One experiment measured participants’ level of egalitarian beliefs based on their responses to statements like “I feel angry when I think about the injustices and inequality in society” and “I owe it to all people to work for greater opportunity and equality for all,” as well as how they fared on scales measuring sexism, racism, and ageism. The stronger a person’s egalitarian beliefs, the more likely they were to endorse ageism, and the less likely they were to endorse racism and sexism.
Another experiment found people with stronger egalitarian views directed more money toward (hypothetical) diversity initiatives aimed at women and minorities, and allocated less money to diversity initiatives aimed at increasing the representation of older people.
While this particular study was focused on succession bias, there are plenty of other explanations for ageism—and non-egalitarians are perfectly capable of holding ageist views, too. Research has shown that elderly people are often unfairly perceived as incompetent. Martin also says that older people are often stereotyped as being stuck in their ways and resistant to change. “This is probably one of the reasons why age discrimination is especially bad in fields like technology,” she says. Her paper cites such examples as Facebook CEO Mark Zuckerberg’s infamous 2007 declaration that “younger people are just smarter” and HubSpot CEO Brian Halligan, who told the New York Times in 2013 that “at least in the tech world, gray hair and experience are really overrated.”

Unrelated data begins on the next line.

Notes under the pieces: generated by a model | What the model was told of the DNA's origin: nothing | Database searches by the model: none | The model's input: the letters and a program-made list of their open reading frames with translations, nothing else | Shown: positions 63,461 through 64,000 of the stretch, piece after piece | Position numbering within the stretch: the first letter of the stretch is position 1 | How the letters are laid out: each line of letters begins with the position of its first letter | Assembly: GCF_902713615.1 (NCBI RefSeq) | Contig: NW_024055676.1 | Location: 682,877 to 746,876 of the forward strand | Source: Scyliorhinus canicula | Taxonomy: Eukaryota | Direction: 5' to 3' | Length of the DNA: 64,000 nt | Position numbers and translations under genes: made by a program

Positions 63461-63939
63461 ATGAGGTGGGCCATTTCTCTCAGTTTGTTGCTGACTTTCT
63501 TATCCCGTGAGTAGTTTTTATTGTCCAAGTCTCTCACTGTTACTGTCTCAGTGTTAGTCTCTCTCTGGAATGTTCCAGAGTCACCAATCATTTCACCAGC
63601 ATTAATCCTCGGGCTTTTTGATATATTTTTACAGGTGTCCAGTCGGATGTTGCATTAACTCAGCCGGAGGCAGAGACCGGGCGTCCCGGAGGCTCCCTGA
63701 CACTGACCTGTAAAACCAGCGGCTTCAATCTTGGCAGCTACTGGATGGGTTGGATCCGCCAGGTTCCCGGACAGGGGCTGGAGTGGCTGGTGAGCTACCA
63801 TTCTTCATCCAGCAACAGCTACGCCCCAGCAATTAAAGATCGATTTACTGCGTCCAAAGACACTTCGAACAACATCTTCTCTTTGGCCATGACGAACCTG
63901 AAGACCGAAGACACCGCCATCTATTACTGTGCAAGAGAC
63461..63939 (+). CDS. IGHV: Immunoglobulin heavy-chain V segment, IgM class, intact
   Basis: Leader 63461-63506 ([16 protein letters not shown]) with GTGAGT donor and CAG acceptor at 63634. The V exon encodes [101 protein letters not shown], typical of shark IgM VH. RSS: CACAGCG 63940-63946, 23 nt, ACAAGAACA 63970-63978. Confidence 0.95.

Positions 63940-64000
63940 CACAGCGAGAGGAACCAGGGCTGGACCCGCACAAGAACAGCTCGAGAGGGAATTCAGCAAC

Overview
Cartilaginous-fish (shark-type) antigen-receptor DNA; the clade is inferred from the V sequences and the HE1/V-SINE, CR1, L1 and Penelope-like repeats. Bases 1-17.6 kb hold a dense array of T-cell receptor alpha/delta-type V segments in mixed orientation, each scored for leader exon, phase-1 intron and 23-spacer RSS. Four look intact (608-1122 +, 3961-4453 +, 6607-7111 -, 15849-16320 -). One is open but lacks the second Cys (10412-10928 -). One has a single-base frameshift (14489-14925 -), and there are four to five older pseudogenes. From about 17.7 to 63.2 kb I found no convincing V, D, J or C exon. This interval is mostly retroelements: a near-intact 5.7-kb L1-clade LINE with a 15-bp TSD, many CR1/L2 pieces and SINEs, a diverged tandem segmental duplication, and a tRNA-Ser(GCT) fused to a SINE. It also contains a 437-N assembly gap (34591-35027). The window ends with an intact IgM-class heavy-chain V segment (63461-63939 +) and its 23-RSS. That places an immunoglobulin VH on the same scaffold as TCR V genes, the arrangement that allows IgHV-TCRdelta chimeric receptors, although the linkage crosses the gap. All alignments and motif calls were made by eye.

Martin also sees a possible link between egalitarianism and ageism in the fact that older Americans are often assumed to be more conservative. “Since egalitarians tend to be liberal and often support social change, there may be a belief that older people are not open to these changes, which would help fuel these biases,” she notes.
Given that the study was focused on resource-hoarding as the primary reason for prejudice against older folks, one might think that egalitarians’ bias would be directed against older white men in particular, who have historically out-earned others and still hold the majority of seats of power. But that wasn’t actually the case: Participants with more egalitarian views were eager to see the retirement of both a hypothetical older white male coworker and an older Black female coworker.
Why older people stay in the workforce
So what gives with the apparent disconnect between an “equality for all” mindset and a “Get outta my way, Grandpa” attitude?
This bias is actually an outgrowth of egalitarians’ frustration with inequality, according to Ashley Martin, one of the authors of the paper and an assistant professor of organizational behavior at Stanford Graduate School of Business.